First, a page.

_

sin

_

(t )

T

_

e

j8fT

. (19)

|(t)| is even with = 0 and the location of the maximum

of |(t)| is

T

2

. Let us denote by (i) the samples of (t)

taken at the time t = iT/N. Then from the above equation

we have

(i) = sin

_

sin

_

_

i

N

T

___

sin

_

_

i

N

T

__

e

j8fT

. (20)

For |(i)|, taking the Fourier transform and rearranging yields

=

T

2

arg

_

N1

i=0

|(i)| e

j2i/N

_

. (21)

gives an estimation of the location of the maximum of |(t)|.

As is explained above, the location of the maximum of |(t)|

is

T

2

. Then the estimation of is given as

= +

T

2

. (22)

and 0 < T.

Let i

max

denote the index of the maximum of |(i)|, which

can be taken as the round of . Then the estimation of

frequency offset is given as

fT =

arg{(i

max

)}

8

. (23)

In a digital implementation the computation of the expecta-

tion is performed by an averaging lter of length L

0

over the

sequence of samples [x

k

(i)x

k1

(i)]

4

in the preamble interval

where i is xed. Then

(i) is given by

(i) =

1

L

0

L

0

1

k=0

_

x

k

(i)x

k1

(i)

4

(24)

where 0 i N 1 and L

0

should be an integer multiple

of 4 because of the preamble structure.

c(t) for other L can be derived as the discussion above. Fig.

1 shows the shape of c(t) for other L such as L =1 and 3.

IV. NUMERICAL RESULTS

In this section, we provide some numerical results about the

performance of the timing and frequency recovery algorithm

on the AWGN channel. We assume the receiver lter band-

width be large enough not to distort the signal components.

The oversampling factor has been set to 8 and the averaging

lter length L

0

to 16, 32, 64 and 128.

Fig. 2 illustrates the average frequency estimations

E{

fT} as function of fT for E

s

/N

0

=10dB. The perfect

timing is assumed at the receiver. From (23), the frequency

offset estimation

fT range is (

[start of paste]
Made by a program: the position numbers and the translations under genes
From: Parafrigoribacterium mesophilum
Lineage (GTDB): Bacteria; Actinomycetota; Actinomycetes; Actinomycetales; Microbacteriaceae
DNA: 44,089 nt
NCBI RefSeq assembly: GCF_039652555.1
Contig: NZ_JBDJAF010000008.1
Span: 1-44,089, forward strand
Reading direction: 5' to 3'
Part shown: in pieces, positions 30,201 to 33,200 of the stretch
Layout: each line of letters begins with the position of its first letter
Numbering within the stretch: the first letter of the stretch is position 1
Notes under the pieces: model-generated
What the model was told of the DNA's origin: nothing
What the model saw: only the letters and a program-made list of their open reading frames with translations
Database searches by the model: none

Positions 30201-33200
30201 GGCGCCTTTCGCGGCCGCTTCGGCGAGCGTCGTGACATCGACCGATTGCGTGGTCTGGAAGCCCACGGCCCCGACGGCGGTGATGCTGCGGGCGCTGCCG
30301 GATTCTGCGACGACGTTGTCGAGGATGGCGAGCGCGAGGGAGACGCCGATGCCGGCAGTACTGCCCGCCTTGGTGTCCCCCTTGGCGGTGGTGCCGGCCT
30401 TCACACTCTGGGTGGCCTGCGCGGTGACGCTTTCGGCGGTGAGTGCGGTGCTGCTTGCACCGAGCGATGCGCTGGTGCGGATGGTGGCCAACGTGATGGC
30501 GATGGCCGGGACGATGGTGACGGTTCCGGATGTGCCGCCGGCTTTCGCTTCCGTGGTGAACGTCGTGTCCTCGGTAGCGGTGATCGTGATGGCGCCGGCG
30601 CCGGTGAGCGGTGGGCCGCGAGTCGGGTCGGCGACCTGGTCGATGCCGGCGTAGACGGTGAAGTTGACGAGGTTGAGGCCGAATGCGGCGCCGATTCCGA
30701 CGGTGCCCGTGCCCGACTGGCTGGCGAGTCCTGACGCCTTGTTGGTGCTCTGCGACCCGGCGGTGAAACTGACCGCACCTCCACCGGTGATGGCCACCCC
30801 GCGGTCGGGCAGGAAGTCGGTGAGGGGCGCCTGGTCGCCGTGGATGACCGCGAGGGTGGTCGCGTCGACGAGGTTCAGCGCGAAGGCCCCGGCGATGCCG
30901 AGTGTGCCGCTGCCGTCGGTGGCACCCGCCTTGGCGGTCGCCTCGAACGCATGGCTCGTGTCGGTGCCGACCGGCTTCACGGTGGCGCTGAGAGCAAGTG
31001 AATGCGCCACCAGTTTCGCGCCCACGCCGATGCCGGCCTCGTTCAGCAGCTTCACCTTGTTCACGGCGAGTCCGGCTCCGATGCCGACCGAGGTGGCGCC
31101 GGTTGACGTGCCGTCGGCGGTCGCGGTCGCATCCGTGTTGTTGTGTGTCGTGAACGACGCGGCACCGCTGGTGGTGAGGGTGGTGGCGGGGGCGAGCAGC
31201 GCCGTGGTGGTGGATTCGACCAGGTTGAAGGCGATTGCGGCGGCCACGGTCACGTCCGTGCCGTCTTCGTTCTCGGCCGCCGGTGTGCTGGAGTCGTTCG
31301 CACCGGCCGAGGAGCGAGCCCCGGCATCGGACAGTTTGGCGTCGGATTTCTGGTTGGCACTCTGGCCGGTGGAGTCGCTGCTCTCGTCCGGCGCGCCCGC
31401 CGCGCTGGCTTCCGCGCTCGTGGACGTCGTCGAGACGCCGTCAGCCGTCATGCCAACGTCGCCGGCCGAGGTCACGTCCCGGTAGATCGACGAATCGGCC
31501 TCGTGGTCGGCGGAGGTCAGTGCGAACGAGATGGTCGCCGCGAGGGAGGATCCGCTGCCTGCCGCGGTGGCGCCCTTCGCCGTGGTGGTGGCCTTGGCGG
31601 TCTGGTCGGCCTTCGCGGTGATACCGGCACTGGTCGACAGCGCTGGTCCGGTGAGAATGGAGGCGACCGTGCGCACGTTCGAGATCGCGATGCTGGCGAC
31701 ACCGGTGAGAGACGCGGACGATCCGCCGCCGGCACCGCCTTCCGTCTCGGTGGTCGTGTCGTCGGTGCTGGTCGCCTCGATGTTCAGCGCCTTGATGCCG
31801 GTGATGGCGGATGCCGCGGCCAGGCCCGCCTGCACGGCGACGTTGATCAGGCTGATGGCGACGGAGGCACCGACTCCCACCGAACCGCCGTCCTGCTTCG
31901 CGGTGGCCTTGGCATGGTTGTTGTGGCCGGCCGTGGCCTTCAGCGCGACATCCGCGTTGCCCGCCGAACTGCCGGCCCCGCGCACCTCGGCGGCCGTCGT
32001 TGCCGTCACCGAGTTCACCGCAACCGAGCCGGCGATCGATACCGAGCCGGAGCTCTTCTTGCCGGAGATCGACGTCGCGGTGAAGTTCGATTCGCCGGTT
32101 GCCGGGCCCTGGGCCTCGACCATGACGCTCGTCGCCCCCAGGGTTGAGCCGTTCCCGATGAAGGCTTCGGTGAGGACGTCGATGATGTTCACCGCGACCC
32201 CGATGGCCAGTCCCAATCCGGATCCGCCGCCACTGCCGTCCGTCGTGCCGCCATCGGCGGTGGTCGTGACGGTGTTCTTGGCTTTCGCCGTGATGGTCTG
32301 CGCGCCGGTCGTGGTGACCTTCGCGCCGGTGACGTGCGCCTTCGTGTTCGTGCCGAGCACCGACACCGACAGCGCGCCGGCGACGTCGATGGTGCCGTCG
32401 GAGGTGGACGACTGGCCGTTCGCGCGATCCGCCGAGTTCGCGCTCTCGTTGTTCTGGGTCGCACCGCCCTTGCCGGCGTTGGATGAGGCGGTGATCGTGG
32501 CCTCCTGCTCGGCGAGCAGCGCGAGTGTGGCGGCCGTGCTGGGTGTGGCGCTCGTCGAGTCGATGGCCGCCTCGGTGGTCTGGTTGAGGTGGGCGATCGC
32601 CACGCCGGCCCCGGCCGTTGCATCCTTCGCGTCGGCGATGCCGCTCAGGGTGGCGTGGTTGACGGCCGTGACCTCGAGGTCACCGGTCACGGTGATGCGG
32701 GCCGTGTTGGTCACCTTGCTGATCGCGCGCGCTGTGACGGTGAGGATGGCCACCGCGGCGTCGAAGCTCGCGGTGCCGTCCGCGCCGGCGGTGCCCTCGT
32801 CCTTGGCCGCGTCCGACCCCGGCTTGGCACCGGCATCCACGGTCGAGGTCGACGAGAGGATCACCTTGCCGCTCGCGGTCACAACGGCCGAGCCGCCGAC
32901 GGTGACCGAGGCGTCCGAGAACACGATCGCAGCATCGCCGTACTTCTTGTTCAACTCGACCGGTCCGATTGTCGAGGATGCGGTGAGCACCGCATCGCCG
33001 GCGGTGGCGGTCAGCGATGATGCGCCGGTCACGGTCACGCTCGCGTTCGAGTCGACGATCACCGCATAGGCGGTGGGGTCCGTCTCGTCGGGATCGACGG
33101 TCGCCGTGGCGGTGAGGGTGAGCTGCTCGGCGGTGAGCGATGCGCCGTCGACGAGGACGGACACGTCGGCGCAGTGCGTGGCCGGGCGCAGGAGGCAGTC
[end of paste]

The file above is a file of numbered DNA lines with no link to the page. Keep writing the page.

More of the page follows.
1

8

,

1

8

] for < arg{} .

0.2 0.15 0.1 0.05 0 0.05 0.1 0.15 0.2

0.2

0.15

0.1

0.05

0

0.05

0.1

0.15

0.2

A

v

e

r

a

g

e

f

r

e

q

e

u

n

c

y

e

s

t

im

a

t

io

n

s

Normalized freqency, fT

ideal

L

0

=128

L

0

=16

Fig. 2. Average frequency estimations for 2RC pulse shaped 4-CPFSK

(SNR=10dB).

5 10 15 20 25

10

7

10

6

10

5

10

4

10

3

10

2

F

r

e

q

u

e

n

c

y

M

S

E

Es/No(dB)

L

0

=128

L

0

=64

L

0

=32

L

0

=16

Fig. 3. Frequency MSE for 2RC pulse shaped 4-CPFSK (fT = 0.05).

If the normalized frequency offset fT is out of the range

(

1

8

,

1

8

], the average frequency estimation will be

E{

fT} = fT +

k

4

(25)

where k is chosen to satisfy

1

8

< fT +

k

8

1

8

. Then the

maximum unbiased estimation range is |fT| <

1

8

. Fig. 2

appears that the estimations are unbiased over range |fT| <

0.07 for L

0

= 16 and |fT| < 0.1 for L

0

= 128. The

unbiased estimation range gets narrower as L

0

decreases.

Fig. 3 shows the normalized frequency mean square error

(MSE), E{(

f f)T]

2

}, versus E

s

/N

0

for the averaging

lter length L

0

=16, 32, 64 and 128. The frequency offset

fT = 0.05 and perfect timing is assumed.

Fig. 4 and 5 illustrate the normalized timing MSE, E{(

)/T]

2

}, as a function of E

s

/N

0

. Fig. 4 illustrates the timing

performance with different averaging lter length L

0

. We

assume the carrier frequency offset fT = 0. Simulation

results show the performance increases with the averaging

lter length L

0

.

Fig. 5 shows the timing MSE for the frequency offset

fT=0, 0.05 and the averaging lter length L

0

=16, 128. It

is seen the timing algorithm is robust to the carrier frequency

offset.

0-7803-8521-7/04/$20.00 (C) 2004 IEEE

1764 0-7803-8521-7/04/$20.00 2004 IEEE

5 10 15 20 25

10

4

10

3

10

2